THREE straight titles, two Scottish Cups and two visits to the promised land of the Champions League group stages with one extended sojourn to the last 16.

Were Neil Lennon to decide enough is enough at Celtic and seek out new challenges elsewhere, his legacy would already be secured. When even his own chief executive, Peter Lawwell, admits the SPFL Premiership has a serious problem in terms of delivering meaningful games, it is easy to question the degree of true fulfilment the 42-year-old gains from proving, in technicolour, how much of a one-horse race our showpiece division has become since Rangers departed for the knackers yard.

Appearances, albeit ones that involve saying all the right things, on Sky Sports and BBC's Match of the Day are also likely to result in speculation over whether there is any ulterior motive in heightening one's profile in other markets.

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Scott Brown, his captain, can appreciate the difficulties that a proposal from England would create.

Brown has turned down offers to move south and watched his team-mates find it impossible to resist the lure of money, glamour and top-level opposition when clubs from the wrong end of the Barclays Premier League come calling with their chequebooks flapping.

Is Lennon likely to receive such a proposition? The problem is that it is difficult for those on the outside to judge his true abilities. But Brown believes any suggestion Lennon's hat trick of championships have been tarnished by the absence of Rangers, however, is plain wrong.

In his view, the haul of trophies under the Northern Irishman's reign would have been exactly the same had the Ibrox club steered a course around the dark, threatening pit they are still toiling to escape and remained in the top division.

"His record is incredible," said Brown. "I think the results would be the exact same even if [Rangers]were there because he puts that drive and winning mentality into you. It is what he had as a player as well. Even when we won the league, we were a wee bit disappointed after the draw with Ross County and knew we could do better.

"The gaffer said: 'Come on. Go and play and show what you can do.' He doesn't shout at players. He isn't down your throat. He makes you believe you are a better player and you can get the ball and create.

"It's good to have a manager who can speak to you. Of course, there are times when you need to rant and rave, but he does more talking than ranting and raving."

Lennon, misunderstood by many, is, indeed, a talker. He is a smart fellow with a sharp personality and brain and, Brown accepts, his head would have as much of a say in his decision as his heart should an attractive offer come his way.

"I think there is a bit of that in everyone," said Brown. "If you get an offer to go and do another job for more money, but you enjoy the job you are in, what are you going to take? It is a hard decision to make. We obviously all hope he will stay.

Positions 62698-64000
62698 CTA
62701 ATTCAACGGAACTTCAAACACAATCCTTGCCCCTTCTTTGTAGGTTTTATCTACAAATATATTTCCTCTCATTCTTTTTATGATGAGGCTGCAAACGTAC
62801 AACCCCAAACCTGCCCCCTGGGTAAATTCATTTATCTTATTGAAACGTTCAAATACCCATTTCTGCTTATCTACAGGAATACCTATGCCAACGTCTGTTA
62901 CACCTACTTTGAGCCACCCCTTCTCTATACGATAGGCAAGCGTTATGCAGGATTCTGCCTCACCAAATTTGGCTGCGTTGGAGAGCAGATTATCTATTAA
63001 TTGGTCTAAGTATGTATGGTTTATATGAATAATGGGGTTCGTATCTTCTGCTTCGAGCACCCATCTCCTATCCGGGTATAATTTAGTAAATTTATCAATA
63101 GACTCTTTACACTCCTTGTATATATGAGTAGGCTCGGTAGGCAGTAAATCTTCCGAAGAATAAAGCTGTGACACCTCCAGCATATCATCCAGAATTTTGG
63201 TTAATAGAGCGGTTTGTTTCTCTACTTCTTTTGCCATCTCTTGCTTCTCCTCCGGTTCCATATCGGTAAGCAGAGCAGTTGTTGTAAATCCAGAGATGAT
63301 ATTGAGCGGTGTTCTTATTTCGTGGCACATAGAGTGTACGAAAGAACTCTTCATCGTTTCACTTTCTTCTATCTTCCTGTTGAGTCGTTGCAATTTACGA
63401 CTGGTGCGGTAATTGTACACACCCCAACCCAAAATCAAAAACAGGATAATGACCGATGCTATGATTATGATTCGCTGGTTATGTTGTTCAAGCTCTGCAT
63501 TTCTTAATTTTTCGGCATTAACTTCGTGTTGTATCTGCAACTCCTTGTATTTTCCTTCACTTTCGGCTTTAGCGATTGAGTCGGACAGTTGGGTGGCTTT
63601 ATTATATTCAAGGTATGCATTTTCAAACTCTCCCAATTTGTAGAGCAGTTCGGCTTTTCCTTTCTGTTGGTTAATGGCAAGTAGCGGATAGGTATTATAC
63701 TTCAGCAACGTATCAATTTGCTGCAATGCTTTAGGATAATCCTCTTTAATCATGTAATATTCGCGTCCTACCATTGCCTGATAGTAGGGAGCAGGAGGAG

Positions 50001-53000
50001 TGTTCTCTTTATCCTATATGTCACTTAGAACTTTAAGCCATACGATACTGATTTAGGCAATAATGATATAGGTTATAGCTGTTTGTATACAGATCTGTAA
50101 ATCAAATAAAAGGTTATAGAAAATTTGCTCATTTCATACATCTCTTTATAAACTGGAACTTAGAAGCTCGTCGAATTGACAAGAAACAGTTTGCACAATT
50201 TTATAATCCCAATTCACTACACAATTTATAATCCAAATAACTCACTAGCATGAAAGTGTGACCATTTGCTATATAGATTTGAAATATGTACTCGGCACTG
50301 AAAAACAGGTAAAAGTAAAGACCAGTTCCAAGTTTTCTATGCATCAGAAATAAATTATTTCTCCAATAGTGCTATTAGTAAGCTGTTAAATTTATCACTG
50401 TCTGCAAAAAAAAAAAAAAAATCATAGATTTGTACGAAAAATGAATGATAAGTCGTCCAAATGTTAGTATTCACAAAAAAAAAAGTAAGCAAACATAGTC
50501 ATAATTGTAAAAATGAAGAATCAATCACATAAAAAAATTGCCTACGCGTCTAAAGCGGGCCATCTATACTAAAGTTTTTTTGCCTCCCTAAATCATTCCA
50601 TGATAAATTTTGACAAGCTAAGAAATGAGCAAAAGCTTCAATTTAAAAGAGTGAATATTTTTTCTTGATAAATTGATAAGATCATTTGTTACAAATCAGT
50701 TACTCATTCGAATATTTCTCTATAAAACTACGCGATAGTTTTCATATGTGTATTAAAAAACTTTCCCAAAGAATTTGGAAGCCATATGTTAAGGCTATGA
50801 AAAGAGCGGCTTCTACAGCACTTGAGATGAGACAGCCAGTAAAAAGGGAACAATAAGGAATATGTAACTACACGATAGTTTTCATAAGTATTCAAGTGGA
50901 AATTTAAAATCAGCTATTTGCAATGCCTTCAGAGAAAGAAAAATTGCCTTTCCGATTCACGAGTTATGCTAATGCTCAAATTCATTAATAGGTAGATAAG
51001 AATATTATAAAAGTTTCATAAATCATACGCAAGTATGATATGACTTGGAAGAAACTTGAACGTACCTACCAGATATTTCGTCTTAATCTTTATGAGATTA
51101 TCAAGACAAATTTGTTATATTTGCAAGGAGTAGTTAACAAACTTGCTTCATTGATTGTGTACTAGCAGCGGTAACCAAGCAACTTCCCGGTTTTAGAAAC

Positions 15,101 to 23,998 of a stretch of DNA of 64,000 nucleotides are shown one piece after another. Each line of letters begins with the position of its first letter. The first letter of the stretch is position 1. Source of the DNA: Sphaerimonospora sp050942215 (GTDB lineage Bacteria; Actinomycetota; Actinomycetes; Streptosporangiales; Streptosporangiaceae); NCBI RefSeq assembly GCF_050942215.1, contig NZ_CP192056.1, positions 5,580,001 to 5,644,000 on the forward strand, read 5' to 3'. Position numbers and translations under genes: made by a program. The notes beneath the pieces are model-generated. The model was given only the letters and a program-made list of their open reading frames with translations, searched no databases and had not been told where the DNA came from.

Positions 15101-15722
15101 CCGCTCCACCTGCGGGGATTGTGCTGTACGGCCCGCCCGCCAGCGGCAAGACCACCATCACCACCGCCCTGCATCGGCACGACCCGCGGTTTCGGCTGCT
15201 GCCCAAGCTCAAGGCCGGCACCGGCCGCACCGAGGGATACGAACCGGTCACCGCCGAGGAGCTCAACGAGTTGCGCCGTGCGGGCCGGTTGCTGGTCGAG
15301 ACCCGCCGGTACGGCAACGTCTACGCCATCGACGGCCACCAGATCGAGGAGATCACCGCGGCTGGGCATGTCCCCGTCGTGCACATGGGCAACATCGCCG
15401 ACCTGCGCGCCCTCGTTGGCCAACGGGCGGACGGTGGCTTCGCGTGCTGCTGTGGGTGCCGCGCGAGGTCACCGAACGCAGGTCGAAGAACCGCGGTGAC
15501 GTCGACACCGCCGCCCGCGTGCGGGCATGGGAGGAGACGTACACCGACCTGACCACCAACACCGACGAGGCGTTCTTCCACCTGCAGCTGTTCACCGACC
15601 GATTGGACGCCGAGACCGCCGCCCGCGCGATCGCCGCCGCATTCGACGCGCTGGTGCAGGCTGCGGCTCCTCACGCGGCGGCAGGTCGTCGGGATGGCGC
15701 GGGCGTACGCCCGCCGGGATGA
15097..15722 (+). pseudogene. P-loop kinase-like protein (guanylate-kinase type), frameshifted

"Everyone says the Premier League is the best league in the world. That's understandable and there has only been one team in Scotland winning the title in the past three years.

"People obviously underestimate how big we are as a club and come here seeing it as a stepping stone, but look at Georgios Samaras. He came here six or seven years ago and has enjoyed every single minute.

"He's going to the World Cup yet again and that shows we can bring players and make them stay here."

Brown is in his seventh season at Celtic Park and has made it perfectly clear that an offer to cross the border to throw himself into a relegation scrap - as Joe Ledley did recently when signing up at Crystal Palace - holds no appeal for him whatsoever.

"I just love the club," he said. "It's a great place to be and winning trophies and playing Champions League is a big thing for me.

"I enjoy that. I have had the chance to go to England and it doesn't really bother me to go down there to fight and scrap for a touch when we have 65 or 70% of the ball every week and can enjoy the game."

The all-action style and raw aggression that marked Brown's career at Hibs was tempered and honed by Gordon Strachan during their time together at Parkhead, but the 28-year-old points out that Lennon has brought something fresh to his game as well.

"I had a free role at Hibs," he said. "Coming to Celtic made me understand that in the Champions League, for example, you can't just sprint around chasing the ball every five minutes. Gordon Strachan developed me as a midfielder in terms of how to respect when other people have the ball, how to handle that and how to get on the ball.

"The gaffer has put me into that position as well, although we have been playing a diamond and I've been at the bottom of that recently.

"It is ideal that he played there and you do learn bits and bobs. It's the same with Garry Parker, and Johan Mjallby with the defenders, showing them he was a braveheart, diving into every tackle."